Discriminating between generalized anxiety disorder and anxiety disorder not otherwise specified in a Hispanic population: Is it only a matter of worry?

Linda L. Street*, Ester Salman, Robin Garfinkle, Joao Silvestri, Jose Carrasco, Dora Cardenas, Richard Zinbarg, David H. Barlow, Michael R. Liebowitz

*Corresponding author for this work

Research output: Contribution to journalArticlepeer-review

10 Scopus citations

Abstract

One hundred and two Hispanic persons who presented for treatment at a specialized anxiety disorders clinic were evaluated at intake using the Anxiety Disorders Interview Schedule-Revised (ADIS-R; DiNardo and Barlow [1988] Albany: Center for Stress and Anxiety Disorders, State University of New York at Albany). Results indicated that 14% of these patients suffered from anxiety and/or affective disorders that were not adequately captured by our current diagnostic system. Given that the majority of these cases were characterized by predominantly anxious features, further investigation was undertaken to determine the degree of overlap between these patients (anxiety disorder, not otherwise specified; NOS) and those with generalized anxiety disorder (GAD). The two groups differed only with regard to the number of excessive worries they reported and not in terms of somatic symptomatology, psychosocial stressors, or demographic variables. These data suggest that excessive worry may be a discriminating factor between the GAD and NOS groups, providing support for the notion of GAD as a disorder of chromic worry. Future research is needed to tease apart the relative influences of culture and socioeconomic status on our findings.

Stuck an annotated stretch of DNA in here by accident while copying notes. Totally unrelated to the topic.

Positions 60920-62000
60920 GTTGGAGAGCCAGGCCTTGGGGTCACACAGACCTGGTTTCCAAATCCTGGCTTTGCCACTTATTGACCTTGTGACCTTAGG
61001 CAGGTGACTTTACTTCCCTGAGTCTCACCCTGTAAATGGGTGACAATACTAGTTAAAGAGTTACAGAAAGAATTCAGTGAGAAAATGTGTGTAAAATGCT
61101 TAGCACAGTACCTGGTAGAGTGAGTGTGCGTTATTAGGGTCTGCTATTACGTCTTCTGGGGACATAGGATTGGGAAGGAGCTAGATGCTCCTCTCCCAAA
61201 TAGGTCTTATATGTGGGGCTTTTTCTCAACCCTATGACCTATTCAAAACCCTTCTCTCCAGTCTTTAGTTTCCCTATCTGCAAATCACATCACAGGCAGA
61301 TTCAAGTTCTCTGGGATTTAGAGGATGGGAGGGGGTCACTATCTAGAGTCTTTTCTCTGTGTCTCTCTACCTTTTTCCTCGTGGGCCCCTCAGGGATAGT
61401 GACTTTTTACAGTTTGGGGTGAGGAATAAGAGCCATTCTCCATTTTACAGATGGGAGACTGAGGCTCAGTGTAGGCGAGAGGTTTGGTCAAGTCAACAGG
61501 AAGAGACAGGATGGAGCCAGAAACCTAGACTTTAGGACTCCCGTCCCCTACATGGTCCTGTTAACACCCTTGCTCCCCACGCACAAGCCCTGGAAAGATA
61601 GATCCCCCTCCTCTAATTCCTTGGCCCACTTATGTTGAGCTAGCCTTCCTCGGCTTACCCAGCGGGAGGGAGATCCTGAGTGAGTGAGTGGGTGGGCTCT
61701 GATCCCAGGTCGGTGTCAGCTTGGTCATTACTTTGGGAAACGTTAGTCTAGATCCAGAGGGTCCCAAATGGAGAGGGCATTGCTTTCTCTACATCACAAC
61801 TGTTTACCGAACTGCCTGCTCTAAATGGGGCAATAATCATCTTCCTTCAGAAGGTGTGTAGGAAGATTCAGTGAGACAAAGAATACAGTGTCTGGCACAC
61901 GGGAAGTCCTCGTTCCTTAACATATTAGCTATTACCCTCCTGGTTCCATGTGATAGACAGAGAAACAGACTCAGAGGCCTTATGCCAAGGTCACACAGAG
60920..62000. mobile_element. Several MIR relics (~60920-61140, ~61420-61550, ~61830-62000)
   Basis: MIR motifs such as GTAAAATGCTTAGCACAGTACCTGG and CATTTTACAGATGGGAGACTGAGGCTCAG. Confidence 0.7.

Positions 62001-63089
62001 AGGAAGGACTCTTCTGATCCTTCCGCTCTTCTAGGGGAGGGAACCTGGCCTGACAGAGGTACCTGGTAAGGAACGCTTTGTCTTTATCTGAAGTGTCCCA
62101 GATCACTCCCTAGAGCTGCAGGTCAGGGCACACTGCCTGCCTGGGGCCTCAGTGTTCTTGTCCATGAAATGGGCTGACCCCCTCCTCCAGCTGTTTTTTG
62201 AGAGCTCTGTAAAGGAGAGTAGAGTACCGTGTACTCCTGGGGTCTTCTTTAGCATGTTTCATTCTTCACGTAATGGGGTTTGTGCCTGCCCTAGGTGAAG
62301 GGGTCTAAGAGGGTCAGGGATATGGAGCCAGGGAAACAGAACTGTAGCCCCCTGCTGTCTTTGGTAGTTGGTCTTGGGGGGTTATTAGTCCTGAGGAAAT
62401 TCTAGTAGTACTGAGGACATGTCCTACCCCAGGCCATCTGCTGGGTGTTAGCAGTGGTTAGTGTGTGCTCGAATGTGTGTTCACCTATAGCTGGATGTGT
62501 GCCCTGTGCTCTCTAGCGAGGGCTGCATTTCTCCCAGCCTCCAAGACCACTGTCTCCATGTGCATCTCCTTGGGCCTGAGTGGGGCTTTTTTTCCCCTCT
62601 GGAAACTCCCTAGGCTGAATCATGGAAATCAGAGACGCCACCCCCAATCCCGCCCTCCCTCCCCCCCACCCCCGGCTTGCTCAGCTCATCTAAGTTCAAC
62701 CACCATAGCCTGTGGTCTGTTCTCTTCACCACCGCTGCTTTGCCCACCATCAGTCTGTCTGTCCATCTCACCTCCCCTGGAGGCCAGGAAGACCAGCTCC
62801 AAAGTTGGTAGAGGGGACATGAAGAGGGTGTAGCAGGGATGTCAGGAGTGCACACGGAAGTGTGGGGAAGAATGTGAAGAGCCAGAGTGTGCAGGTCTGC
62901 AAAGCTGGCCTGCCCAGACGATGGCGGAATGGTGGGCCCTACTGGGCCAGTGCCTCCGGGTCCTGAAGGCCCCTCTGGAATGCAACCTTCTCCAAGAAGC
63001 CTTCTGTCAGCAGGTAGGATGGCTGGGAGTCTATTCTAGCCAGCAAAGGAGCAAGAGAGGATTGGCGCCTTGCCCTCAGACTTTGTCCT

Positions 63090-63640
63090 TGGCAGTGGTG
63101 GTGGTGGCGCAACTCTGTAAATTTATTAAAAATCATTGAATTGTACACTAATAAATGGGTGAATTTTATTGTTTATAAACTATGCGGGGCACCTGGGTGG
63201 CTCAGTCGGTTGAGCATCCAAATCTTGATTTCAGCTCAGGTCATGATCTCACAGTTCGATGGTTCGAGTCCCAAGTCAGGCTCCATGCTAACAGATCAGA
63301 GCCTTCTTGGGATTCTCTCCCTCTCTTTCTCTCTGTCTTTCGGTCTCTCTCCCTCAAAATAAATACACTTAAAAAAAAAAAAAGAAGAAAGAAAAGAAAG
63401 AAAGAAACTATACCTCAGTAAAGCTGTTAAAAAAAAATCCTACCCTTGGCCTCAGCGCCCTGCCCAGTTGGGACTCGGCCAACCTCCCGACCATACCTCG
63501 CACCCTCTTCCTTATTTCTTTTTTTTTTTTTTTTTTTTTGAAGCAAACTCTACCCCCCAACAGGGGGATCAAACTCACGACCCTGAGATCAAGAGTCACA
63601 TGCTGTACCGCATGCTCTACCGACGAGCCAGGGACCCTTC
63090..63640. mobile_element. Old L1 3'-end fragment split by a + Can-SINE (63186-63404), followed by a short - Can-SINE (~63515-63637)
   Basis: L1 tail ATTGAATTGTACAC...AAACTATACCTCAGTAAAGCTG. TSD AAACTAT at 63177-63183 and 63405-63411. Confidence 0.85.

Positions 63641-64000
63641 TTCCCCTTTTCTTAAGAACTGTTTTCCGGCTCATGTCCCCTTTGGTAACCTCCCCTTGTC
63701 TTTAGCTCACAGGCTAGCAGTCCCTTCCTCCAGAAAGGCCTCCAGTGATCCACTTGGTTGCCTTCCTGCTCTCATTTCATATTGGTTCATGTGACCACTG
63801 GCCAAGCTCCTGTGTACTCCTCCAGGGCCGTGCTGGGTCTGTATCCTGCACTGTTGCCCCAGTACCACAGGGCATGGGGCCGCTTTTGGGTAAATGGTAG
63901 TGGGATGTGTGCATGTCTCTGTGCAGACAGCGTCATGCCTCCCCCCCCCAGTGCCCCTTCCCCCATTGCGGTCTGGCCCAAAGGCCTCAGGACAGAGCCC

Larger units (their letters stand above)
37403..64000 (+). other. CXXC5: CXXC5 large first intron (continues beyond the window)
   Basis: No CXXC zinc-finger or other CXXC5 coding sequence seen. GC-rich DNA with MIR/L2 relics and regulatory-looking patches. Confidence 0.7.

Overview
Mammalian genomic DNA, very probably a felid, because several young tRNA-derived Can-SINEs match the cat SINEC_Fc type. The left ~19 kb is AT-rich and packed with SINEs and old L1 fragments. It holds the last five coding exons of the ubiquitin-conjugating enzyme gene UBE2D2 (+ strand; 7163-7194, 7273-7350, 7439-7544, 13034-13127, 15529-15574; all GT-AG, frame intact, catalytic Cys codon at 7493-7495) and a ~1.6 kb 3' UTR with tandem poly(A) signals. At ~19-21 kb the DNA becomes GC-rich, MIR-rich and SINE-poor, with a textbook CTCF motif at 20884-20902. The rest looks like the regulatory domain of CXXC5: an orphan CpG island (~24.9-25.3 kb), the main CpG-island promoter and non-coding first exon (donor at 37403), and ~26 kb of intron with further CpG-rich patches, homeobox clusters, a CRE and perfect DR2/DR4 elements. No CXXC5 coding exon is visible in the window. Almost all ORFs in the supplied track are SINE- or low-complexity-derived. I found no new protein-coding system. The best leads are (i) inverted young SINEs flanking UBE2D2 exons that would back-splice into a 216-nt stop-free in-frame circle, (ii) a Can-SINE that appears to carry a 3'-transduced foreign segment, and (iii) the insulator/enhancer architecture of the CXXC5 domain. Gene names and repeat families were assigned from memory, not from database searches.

Original languageEnglish (US)
Pages (from-to)1-6
Number of pages6
JournalDepression and anxiety
Volume5
Issue number1
DOIs
StatePublished - 1997

Keywords

  • Culture
  • Diagnosis
  • Socioeconomic status
  • Somatic
  • Stress

ASJC Scopus subject areas

  • Clinical Psychology
  • Psychiatry and Mental health

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